Vladimir Sedach

Have Emacs - Will Hack

March 9, 2009

Facebook Cassandra database overview part 2: algorithms and data structures

This is the second part of my examination of the Cassandra distributed database. Part 1 described the problem that Cassandra is trying to address; this post will describe the distributed systems techniques that it utilizes to that end.

The basis for this post is a presentation describing Cassandra by Prashant Malik, Karthnik Ranganathan, and Avinash Lakshman given to the Facebook staff and available online: http://www.new.facebook.com/video/video.php?v=540974400803#/video/video.php?v=540974400803 (hosted on Facebook, an account is required for viewing). James Hamilton provides a summary of the presentation on his blog.

Underlying Cassandra is the technique of consistent hashing. Using consistent hashing, the key space can be modeled as a circle of the keys' hash values, and nodes assigned to points on that circle, so that a node is responsible for an interval of the circle of key hashes between itself and its next neighbor. Nodes leaving or joining only affect their previous neighbor, and lookup has a very low communication cost. Due to its great simplicity and robustness compared to other mechanisms, consistent hashing is probably the most significant development in distributed systems in the 1990s - virtually all current peer to peer systems are based on it.

Cassandra uses a gossip protocol for determining cluster membership and for failure detection (and for load-balancing, discussed in the next blog post). Failure detection in this context means the various failure detector mechanisms that can be used to achieve consensus in asynchronous distributed systems with unreliable nodes. Given unlimited time to finish a task, it is impossible to distinguish a dead node from one that is slow - failure detectors use timing assumptions and heartbeat messages between nodes to provide an answer (with some degree of uncertainty), something that would otherwise require a synchronous network between nodes. Cassandra implements a failure detector based on Hayashibara et alia's The φ Accrual Failure Detector; the presenter points out that some "ghetto" failure detectors with simpler mechanisms do not work very well in practice.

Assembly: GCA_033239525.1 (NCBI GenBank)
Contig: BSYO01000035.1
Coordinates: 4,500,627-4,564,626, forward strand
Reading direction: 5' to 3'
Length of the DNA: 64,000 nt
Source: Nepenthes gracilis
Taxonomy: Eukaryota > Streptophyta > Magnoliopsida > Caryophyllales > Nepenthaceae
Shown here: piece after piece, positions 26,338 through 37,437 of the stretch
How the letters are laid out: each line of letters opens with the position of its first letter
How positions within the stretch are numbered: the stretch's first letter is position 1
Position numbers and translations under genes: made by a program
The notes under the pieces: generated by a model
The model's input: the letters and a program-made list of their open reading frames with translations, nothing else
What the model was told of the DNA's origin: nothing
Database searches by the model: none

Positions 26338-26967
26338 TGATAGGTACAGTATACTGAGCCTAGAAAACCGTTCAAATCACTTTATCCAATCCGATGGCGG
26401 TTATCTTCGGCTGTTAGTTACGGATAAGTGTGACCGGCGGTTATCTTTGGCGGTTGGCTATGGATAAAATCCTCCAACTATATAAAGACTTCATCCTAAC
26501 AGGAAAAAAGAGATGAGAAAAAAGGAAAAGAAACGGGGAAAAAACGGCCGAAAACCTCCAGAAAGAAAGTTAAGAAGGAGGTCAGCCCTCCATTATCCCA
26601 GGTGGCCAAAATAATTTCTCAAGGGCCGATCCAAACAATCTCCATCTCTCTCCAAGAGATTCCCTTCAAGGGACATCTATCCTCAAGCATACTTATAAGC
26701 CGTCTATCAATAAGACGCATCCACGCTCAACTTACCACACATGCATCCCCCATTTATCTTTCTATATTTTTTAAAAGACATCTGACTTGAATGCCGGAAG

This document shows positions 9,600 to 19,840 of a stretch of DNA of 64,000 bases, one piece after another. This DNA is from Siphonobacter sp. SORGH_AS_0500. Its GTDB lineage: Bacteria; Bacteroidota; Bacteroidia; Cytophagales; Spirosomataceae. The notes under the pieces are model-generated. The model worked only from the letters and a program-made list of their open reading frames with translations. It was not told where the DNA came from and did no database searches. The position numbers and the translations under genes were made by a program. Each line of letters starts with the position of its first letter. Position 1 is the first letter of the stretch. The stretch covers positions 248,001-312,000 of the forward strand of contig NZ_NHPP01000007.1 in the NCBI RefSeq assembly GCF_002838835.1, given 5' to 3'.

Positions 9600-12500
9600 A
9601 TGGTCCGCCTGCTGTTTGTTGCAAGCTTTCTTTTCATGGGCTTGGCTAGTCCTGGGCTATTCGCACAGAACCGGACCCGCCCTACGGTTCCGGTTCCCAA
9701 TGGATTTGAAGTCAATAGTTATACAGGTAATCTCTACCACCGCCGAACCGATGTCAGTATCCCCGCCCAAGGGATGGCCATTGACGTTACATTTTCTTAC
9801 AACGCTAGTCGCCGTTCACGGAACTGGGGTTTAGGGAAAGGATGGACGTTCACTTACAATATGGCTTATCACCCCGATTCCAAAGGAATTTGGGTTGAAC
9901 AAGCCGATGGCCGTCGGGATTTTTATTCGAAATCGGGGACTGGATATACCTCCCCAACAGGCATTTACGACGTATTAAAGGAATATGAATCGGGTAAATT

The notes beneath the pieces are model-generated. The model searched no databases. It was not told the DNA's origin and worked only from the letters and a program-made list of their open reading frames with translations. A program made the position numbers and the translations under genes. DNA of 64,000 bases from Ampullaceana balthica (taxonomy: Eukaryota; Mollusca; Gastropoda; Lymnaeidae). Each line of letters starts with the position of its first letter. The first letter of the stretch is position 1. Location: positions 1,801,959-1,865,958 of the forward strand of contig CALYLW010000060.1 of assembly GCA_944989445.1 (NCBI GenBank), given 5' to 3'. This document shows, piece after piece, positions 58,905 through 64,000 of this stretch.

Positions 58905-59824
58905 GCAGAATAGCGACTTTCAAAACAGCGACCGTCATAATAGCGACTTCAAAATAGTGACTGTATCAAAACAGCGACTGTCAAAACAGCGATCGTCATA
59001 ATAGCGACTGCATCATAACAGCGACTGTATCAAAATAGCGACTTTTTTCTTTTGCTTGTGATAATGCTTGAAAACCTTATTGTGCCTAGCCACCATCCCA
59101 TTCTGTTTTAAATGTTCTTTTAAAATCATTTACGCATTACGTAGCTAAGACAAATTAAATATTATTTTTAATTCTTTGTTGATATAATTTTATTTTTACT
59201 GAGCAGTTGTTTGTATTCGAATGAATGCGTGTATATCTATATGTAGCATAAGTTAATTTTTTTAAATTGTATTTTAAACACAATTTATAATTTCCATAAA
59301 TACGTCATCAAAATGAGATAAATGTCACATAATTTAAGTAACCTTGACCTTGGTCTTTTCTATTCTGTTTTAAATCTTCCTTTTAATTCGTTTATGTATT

Each interval of the hash circle is replicated on a set number N of nodes. Cassandra provides a choice of replication scheme: optimistic replication, which gives eventual consistency, or stricter approaches for writes and reads: quorum write and sync on read. Optimistic replication allows writes even if all nodes that are responsible for storing the particular key are down: the node receiving the request logs it and later hands it to the appropriate nodes when they come back up. Under the quorum write scheme, a write is not successful until at least a specified x number of the N total replicas have performed the write. It would seem that if x=N, then we get both monotonic read and write consistency. Sync on read synchronizes all replicas on each read request, which gives monotonic write consistency.